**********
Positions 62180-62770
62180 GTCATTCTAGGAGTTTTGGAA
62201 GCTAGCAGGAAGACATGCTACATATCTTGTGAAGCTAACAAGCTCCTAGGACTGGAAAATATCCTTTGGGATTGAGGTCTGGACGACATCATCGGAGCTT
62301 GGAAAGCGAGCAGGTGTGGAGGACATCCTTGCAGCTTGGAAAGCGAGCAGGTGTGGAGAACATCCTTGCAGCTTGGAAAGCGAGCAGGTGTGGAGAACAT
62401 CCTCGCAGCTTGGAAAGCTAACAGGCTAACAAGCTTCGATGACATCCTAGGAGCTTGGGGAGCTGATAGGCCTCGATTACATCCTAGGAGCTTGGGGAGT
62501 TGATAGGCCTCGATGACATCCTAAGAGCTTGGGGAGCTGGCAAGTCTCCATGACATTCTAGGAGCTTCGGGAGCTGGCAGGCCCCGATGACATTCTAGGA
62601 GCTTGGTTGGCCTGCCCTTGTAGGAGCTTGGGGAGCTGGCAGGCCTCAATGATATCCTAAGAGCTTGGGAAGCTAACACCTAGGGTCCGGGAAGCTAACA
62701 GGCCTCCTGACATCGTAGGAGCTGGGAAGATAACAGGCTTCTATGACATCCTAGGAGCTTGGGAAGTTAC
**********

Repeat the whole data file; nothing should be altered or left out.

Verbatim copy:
Positions 62180-62770
62180 GTCATTCTAGGAGTTTTGGAA
62201 GCTAGCAGGAAGACATGCTACATATCTTGTGAAGCTAACAAGCTCCTAGGACTGGAAAATATCCTTTGGGATTGAGGTCTGGACGACATCATCGGAGCTT
62301 GGAAAGCGAGCAGGTGTGGAGGACATCCTTGCAGCTTGGAAAGCGAGCAGGTGTGGAGAACATCCTTGCAGCTTGGAAAGCGAGCAGGTGTGGAGAACAT
62401 CCTCGCAGCTTGGAAAGCTAACAGGCTAACAAGCTTCGATGACATCCTAGGAGCTTGGGGAGCTGATAGGCCTCGATTACATCCTAGGAGCTTGGGGAGT
62501 TGATAGGCCTCGATGACATCCTAAGAGCTTGGGGAGCTGGCAAGTCTCCATGACATTCTAGGAGCTTCGGGAGCTGGCAGGCCCCGATGACATTCTAGGA
62601 GCTTGGTTGGCCTGCCCTTGTAGGAGCTTGGGGAGCTGGCAGGCCTCAATGATATCCTAAGAGCTTGGGAAGCTAACACCTAGGGTCCGGGAAGCTAACA
62701 GGCCTCCTGACATCGTAGGAGCTGGGAAGATAACAGGCTTCTATGACATCCTAGGAGCTTGGGAAGTTAC